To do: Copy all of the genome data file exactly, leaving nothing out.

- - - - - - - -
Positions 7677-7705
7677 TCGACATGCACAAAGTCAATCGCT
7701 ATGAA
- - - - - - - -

Positions 7677-7705
7677 TCGACATGCACAAAGTCAATCGCT
7701 ATGAA